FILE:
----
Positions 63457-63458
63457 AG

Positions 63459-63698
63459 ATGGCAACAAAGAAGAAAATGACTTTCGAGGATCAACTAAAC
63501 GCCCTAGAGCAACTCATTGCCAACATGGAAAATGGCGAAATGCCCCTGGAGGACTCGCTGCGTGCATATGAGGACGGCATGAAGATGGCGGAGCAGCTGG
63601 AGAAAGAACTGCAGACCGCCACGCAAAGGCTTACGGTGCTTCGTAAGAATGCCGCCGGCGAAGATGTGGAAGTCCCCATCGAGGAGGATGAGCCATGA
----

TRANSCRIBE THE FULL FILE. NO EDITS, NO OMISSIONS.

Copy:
Positions 63457-63458
63457 AG

Positions 63459-63698
63459 ATGGCAACAAAGAAGAAAATGACTTTCGAGGATCAACTAAAC
63501 GCCCTAGAGCAACTCATTGCCAACATGGAAAATGGCGAAATGCCCCTGGAGGACTCGCTGCGTGCATATGAGGACGGCATGAAGATGGCGGAGCAGCTGG
63601 AGAAAGAACTGCAGACCGCCACGCAAAGGCTTACGGTGCTTCGTAAGAATGCCGCCGGCGAAGATGTGGAAGTCCCCATCGAGGAGGATGAGCCATGA